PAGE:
- The need to be aware of the symptoms of COVID infection;
- The need to get tested and self-isolate;
- If they do get infected, they need to know the risks of severe disease and long-term effects.
What is important to emphasize when sharing this information is that you are giving it to them NOT to convince them to get vaccinated, but to prepare them for what is more likely to happen among those who are not vaccinated. Regardless of what they say, the goal is to remain open to hearing their views and keeping the door open for future discussion.
Shifting from Vaccine Hesitancy to Vaccine Acceptance
Good evidence-based communications strategies exist to help increase the willingness of the vaccine-hesitant segment of the population to be more accepting of COVID-19 vaccines. These communications skills are often wrongly regarded as “soft skills” by those who prefer to focus on other areas of expertise required to conduct clinical examinations. The reality is that what you say and how you say it can strongly influence patient behavior and communicating poorly is not only not effective, but can actually increase resistance to vaccination.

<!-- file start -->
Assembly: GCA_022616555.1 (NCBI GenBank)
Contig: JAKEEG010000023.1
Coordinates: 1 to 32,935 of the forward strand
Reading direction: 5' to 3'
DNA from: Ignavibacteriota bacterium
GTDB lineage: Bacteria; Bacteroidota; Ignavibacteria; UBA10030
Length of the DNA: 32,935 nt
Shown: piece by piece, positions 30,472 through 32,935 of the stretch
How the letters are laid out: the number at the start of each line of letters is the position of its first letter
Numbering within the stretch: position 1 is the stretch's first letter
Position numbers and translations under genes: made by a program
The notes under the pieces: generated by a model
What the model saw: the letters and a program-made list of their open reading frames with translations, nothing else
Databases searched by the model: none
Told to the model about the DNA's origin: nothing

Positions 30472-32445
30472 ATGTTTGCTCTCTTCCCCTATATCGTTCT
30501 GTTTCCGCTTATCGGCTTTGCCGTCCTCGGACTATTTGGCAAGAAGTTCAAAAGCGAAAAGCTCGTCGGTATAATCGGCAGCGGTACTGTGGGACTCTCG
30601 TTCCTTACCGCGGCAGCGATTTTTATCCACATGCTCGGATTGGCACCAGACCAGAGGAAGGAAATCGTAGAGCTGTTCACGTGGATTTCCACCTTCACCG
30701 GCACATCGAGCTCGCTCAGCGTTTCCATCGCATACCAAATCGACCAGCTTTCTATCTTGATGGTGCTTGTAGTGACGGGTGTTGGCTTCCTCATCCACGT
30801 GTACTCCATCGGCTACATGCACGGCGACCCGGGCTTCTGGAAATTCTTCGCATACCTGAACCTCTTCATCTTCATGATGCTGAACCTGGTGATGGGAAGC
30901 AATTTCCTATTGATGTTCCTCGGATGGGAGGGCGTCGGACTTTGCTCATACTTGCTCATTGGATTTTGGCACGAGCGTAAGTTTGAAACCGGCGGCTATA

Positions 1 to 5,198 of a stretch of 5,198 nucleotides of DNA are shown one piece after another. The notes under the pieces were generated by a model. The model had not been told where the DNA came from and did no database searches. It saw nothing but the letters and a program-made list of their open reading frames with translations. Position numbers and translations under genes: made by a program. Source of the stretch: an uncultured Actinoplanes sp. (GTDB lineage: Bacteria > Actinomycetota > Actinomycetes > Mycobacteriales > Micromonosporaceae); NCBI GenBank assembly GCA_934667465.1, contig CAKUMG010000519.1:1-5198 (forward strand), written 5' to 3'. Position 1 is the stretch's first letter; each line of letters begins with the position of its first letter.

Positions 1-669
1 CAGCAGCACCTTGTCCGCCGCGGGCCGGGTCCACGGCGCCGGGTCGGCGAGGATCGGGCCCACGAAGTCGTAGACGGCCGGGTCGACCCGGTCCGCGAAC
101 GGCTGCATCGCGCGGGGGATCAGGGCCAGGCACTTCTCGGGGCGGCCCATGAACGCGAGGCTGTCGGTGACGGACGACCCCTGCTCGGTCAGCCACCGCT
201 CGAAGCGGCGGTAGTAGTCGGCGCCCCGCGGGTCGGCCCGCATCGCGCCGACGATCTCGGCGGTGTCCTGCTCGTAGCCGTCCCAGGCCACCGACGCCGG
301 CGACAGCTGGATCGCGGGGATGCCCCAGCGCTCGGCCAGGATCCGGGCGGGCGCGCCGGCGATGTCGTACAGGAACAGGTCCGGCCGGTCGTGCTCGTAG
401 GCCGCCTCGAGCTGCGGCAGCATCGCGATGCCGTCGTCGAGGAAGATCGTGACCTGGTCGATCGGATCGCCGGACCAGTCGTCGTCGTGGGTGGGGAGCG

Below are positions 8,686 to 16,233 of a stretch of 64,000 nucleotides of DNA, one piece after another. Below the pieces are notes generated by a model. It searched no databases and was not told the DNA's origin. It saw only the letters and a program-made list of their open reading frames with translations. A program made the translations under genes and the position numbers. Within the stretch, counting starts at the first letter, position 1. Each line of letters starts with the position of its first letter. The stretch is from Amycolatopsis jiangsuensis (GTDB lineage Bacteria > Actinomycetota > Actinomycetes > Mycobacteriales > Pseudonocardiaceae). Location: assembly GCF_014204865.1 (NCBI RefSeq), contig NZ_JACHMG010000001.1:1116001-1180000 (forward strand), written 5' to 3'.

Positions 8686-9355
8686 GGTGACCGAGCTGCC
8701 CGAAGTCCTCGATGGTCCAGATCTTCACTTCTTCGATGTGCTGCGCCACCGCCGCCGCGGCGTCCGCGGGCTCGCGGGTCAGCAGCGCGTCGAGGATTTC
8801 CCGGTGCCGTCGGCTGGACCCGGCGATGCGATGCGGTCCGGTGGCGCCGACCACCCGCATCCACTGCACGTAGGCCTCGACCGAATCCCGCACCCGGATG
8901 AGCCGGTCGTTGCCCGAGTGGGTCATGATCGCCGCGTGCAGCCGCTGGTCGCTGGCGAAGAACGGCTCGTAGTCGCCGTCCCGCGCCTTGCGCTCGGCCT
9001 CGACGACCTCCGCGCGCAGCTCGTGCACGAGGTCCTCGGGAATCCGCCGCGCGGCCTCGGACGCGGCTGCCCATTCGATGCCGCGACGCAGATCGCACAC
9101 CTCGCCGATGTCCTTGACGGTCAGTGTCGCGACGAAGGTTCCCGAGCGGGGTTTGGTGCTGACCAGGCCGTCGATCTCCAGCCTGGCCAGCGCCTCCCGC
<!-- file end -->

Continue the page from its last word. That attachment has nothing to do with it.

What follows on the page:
Motivational communications enhance internal motivation to change a behaviour such as by aligning being vaccinated with altruistic goals and values or by showing it will increase the chances of achieving desired outcomes such as returning to work or being able to travel. It focuses on exploring and resolving ambivalence with an emphasis on shared decision-making tailored to a person’s preferences and values.
In talking to vaccine-hesitant patients, you should avoid beginning your discussion by saying the vaccine will definitely protect you and others around you from COVID-19 and that you should definitely be vaccinated. Also, you should avoid pointing out any erroneous perspectives they may have – this tends elicit defensiveness and build resistance.
What you really need to do is engage in a conversation about the issue rather than force your agenda and views on them. This approach is not proscriptive and allows you to tailor the information you provide to a specific patient to help them view vaccines more positively.
It is likely that this conversation will address at least one of the three key issues creating barriers to people’s willingness to be vaccinated:
- Complacency and a skewed perception of individual risk of becoming infected
- Confidence in the efficacy and safety of the vaccine
- Convenience and the ease in obtaining the vaccine. This latter point is often the quickest and easiest to address.
Discussing Vaccines with patients
At the core of all behaviour change are influencing three variables: knowledge, motivation and confidence, which must be addressed to change how a person makes decisions about their behaviour.